Can you share an example of what you mean?
In an ad we recently designed for Facebook, we focused on creating family moments. That’s the why - meaning, unique family moments are why sharing statuses and photos with friends is exciting. There’s one frame in the ad where we have a baby smiling through the Facebook camera lens. The previous frame was a screenshot of a Facebook status saying, “meet our new baby.” It’s important to remember simplicity is key - that’s two quick frames which really drive home the concept of family memories shared through a social platform.
How do you keep audience and targeting in mind when you’re creating the trailers?
Besides getting information about the general audience (age, demographic, interests) like I mentioned before, it’s super important to know geos. Localization is critical. It completely influences the way we approach the video.
If the video is being served in the US, we’ll be a bit more hands off. If the video is going to emerging markets, where users are less familiar with well-known apps, we’ll explain the top features a bit more explicitly.
We also need to make sure we’re using local names and taking local behaviors into consideration. For instance, we once made an ad for a ride sharing app in India. Because it’s more common for Indians to pay in cash, we made sure to create an animation that highlights the cash feature.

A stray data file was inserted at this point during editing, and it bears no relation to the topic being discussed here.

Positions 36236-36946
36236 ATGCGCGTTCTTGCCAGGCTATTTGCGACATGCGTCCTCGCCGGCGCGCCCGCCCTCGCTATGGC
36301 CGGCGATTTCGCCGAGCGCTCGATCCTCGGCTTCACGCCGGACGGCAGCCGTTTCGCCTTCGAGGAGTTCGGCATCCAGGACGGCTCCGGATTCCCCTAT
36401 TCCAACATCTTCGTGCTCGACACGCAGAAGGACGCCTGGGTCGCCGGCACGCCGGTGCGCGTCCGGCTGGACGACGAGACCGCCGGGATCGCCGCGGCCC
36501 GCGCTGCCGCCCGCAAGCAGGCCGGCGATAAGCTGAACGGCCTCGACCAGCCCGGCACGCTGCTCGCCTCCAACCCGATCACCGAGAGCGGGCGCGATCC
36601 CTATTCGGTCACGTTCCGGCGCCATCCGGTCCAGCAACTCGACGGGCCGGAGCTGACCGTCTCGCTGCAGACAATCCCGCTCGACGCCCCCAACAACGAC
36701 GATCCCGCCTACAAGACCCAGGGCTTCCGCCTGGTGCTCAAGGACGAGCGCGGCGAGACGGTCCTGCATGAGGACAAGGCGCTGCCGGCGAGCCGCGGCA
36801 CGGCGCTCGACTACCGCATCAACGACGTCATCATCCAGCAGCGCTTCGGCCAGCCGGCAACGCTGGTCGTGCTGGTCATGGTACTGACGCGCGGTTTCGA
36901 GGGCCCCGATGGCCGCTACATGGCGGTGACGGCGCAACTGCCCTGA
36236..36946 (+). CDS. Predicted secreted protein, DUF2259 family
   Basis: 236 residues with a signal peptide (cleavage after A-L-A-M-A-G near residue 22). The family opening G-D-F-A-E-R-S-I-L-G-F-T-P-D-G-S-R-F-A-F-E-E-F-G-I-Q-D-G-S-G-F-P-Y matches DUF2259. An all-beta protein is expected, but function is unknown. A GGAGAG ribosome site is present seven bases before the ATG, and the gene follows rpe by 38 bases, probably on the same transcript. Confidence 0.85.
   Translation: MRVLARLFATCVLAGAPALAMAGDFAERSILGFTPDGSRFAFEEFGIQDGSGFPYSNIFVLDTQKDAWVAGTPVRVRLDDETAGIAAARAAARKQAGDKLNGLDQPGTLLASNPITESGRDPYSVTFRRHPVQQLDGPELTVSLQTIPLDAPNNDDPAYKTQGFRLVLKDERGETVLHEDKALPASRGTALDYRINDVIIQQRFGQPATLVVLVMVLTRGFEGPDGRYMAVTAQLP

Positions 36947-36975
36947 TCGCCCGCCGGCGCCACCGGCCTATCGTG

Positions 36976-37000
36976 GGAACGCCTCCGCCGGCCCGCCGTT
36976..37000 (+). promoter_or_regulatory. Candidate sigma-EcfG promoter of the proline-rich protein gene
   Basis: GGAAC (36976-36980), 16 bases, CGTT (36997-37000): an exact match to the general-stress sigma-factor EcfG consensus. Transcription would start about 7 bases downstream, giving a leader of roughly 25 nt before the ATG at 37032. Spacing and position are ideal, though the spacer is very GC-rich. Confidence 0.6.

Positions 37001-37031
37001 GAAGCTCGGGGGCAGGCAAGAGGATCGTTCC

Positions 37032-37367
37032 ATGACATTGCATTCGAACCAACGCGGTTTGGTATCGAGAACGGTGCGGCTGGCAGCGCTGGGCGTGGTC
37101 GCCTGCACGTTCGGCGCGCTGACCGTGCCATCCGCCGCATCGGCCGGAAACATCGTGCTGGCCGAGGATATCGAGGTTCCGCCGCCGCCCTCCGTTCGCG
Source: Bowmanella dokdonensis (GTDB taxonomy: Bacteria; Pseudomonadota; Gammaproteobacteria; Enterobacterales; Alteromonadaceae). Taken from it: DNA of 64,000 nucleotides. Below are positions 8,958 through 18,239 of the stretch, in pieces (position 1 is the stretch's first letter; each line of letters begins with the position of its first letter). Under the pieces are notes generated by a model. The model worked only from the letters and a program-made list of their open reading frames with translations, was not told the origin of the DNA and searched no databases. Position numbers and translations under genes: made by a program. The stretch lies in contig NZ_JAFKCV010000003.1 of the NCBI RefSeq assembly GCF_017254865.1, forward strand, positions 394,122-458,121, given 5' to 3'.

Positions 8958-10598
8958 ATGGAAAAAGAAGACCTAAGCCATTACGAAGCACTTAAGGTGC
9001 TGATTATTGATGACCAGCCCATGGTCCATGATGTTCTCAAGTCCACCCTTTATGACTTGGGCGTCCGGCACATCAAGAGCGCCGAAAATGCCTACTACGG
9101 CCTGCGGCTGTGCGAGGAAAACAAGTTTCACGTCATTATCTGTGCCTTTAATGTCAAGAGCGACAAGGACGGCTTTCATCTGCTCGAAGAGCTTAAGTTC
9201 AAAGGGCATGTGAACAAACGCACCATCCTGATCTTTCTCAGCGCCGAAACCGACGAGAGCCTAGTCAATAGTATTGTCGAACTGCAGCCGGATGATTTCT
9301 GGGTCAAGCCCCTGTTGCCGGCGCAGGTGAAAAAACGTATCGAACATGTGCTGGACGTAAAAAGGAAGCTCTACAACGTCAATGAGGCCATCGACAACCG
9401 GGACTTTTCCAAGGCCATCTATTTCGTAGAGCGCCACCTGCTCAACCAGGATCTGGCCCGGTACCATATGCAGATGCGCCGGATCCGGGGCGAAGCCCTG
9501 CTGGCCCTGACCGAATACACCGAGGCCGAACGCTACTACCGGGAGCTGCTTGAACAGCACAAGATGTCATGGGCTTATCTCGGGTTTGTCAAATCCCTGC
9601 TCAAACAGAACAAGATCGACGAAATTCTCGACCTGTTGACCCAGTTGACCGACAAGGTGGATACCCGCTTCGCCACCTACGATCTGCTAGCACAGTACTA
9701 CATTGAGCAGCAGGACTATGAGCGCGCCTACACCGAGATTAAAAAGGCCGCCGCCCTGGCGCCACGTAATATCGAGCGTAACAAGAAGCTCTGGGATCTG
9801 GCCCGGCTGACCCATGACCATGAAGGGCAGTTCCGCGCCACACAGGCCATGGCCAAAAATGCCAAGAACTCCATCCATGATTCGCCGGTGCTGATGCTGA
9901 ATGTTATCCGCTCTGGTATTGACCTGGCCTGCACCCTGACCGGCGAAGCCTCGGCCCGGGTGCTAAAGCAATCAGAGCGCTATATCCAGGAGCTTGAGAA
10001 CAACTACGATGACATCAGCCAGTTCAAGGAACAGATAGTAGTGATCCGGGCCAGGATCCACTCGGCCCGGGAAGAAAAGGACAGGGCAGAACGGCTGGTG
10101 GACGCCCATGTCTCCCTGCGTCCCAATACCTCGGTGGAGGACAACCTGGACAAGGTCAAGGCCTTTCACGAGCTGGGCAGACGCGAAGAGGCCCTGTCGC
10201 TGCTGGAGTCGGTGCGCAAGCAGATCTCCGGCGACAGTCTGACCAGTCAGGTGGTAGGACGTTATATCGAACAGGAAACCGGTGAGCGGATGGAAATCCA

Obviously, the end goal is for the user to download at the end. How do you make sure that the call to action isn’t too abrupt or annoying?
A/B testing is a must. There isn’t a one-size-fits-all solution, so we never give the client just one ad. We give them three or four different versions, each with a different CTA. The end card could have just a download button and nothing else. Or an image with text. Or a Google Play badge. Or a more colorful frame. It’s up to the advertiser to run the ads and see which one does best. Once they have a winner, they’ll only run the top-performing ad.
Where do you see app trailers headed in the future?
(AK) In the future, I think we’ll see app videos become way more engaging. It’s pretty common for users to download apps they don’t like because they see an ad that didn’t tell the whole story. But if ads could give a sneak peak and really pull the user in, we’d see less of that. I think the next step is interactivity. It’s kind of like what we’re seeing with playable ads right now.